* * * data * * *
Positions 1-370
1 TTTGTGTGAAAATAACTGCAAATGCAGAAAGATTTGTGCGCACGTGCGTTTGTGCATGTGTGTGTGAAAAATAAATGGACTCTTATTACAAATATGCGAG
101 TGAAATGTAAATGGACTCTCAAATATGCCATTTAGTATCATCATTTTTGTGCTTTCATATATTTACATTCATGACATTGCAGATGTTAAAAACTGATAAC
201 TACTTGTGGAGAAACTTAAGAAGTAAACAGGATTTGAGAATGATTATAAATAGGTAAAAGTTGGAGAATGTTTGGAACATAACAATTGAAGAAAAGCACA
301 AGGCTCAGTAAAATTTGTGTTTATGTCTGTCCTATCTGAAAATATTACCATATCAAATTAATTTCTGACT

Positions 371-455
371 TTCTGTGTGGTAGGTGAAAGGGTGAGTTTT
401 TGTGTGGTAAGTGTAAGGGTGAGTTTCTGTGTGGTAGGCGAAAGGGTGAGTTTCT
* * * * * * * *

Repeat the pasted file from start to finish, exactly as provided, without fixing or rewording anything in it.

Positions 1-370
1 TTTGTGTGAAAATAACTGCAAATGCAGAAAGATTTGTGCGCACGTGCGTTTGTGCATGTGTGTGTGAAAAATAAATGGACTCTTATTACAAATATGCGAG
101 TGAAATGTAAATGGACTCTCAAATATGCCATTTAGTATCATCATTTTTGTGCTTTCATATATTTACATTCATGACATTGCAGATGTTAAAAACTGATAAC
201 TACTTGTGGAGAAACTTAAGAAGTAAACAGGATTTGAGAATGATTATAAATAGGTAAAAGTTGGAGAATGTTTGGAACATAACAATTGAAGAAAAGCACA
301 AGGCTCAGTAAAATTTGTGTTTATGTCTGTCCTATCTGAAAATATTACCATATCAAATTAATTTCTGACT

Positions 371-455
371 TTCTGTGTGGTAGGTGAAAGGGTGAGTTTT
401 TGTGTGGTAAGTGTAAGGGTGAGTTTCTGTGTGGTAGGCGAAAGGGTGAGTTTCT